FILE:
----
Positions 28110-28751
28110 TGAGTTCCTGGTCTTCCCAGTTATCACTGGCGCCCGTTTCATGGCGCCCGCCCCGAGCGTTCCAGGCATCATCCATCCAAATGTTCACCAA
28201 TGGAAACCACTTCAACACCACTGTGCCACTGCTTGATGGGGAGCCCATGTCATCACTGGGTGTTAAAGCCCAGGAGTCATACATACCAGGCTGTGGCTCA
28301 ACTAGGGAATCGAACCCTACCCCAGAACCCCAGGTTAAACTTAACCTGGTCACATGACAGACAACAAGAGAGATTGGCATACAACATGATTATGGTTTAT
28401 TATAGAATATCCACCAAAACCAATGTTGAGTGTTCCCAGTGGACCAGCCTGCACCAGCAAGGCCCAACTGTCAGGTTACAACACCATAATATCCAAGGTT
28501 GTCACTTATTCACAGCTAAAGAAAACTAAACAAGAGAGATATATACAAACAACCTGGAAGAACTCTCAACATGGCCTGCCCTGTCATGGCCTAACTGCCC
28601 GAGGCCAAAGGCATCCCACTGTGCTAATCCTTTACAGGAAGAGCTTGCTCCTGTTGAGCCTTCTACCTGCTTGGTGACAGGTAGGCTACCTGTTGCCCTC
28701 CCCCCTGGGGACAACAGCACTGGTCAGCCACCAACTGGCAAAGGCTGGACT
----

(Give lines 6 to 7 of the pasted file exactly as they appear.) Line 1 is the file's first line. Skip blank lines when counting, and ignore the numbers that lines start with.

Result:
28501 GTCACTTATTCACAGCTAAAGAAAACTAAACAAGAGAGATATATACAAACAACCTGGAAGAACTCTCAACATGGCCTGCCCTGTCATGGCCTAACTGCCC
28601 GAGGCCAAAGGCATCCCACTGTGCTAATCCTTTACAGGAAGAGCTTGCTCCTGTTGAGCCTTCTACCTGCTTGGTGACAGGTAGGCTACCTGTTGCCCTC